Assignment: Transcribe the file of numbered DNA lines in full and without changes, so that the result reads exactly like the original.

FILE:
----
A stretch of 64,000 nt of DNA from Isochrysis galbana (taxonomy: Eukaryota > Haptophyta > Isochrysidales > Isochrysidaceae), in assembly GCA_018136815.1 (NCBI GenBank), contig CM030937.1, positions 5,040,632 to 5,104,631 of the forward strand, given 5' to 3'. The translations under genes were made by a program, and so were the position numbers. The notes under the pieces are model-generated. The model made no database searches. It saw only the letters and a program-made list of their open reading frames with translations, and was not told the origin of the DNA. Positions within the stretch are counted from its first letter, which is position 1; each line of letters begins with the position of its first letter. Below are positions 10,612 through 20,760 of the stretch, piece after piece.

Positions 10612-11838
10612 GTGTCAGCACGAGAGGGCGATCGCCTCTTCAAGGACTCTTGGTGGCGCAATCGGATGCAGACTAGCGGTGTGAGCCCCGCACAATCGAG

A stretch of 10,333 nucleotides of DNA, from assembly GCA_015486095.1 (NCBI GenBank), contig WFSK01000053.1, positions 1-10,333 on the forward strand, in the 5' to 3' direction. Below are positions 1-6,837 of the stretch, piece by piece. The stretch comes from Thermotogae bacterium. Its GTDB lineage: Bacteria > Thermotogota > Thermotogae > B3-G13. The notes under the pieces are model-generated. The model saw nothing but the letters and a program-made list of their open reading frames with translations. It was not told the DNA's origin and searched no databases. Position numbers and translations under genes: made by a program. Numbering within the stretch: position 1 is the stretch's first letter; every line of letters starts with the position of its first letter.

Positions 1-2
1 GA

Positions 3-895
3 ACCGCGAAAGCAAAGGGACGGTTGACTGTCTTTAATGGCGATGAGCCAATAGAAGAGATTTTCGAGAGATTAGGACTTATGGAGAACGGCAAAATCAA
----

A stretch of 64,000 nt of DNA from Isochrysis galbana (taxonomy: Eukaryota > Haptophyta > Isochrysidales > Isochrysidaceae), in assembly GCA_018136815.1 (NCBI GenBank), contig CM030937.1, positions 5,040,632 to 5,104,631 of the forward strand, given 5' to 3'. The translations under genes were made by a program, and so were the position numbers. The notes under the pieces are model-generated. The model made no database searches. It saw only the letters and a program-made list of their open reading frames with translations, and was not told the origin of the DNA. Positions within the stretch are counted from its first letter, which is position 1; each line of letters begins with the position of its first letter. Below are positions 10,612 through 20,760 of the stretch, piece after piece.

Positions 10612-11838
10612 GTGTCAGCACGAGAGGGCGATCGCCTCTTCAAGGACTCTTGGTGGCGCAATCGGATGCAGACTAGCGGTGTGAGCCCCGCACAATCGAG

A stretch of 10,333 nucleotides of DNA, from assembly GCA_015486095.1 (NCBI GenBank), contig WFSK01000053.1, positions 1-10,333 on the forward strand, in the 5' to 3' direction. Below are positions 1-6,837 of the stretch, piece by piece. The stretch comes from Thermotogae bacterium. Its GTDB lineage: Bacteria > Thermotogota > Thermotogae > B3-G13. The notes under the pieces are model-generated. The model saw nothing but the letters and a program-made list of their open reading frames with translations. It was not told the DNA's origin and searched no databases. Position numbers and translations under genes: made by a program. Numbering within the stretch: position 1 is the stretch's first letter; every line of letters starts with the position of its first letter.

Positions 1-2
1 GA

Positions 3-895
3 ACCGCGAAAGCAAAGGGACGGTTGACTGTCTTTAATGGCGATGAGCCAATAGAAGAGATTTTCGAGAGATTAGGACTTATGGAGAACGGCAAAATCAA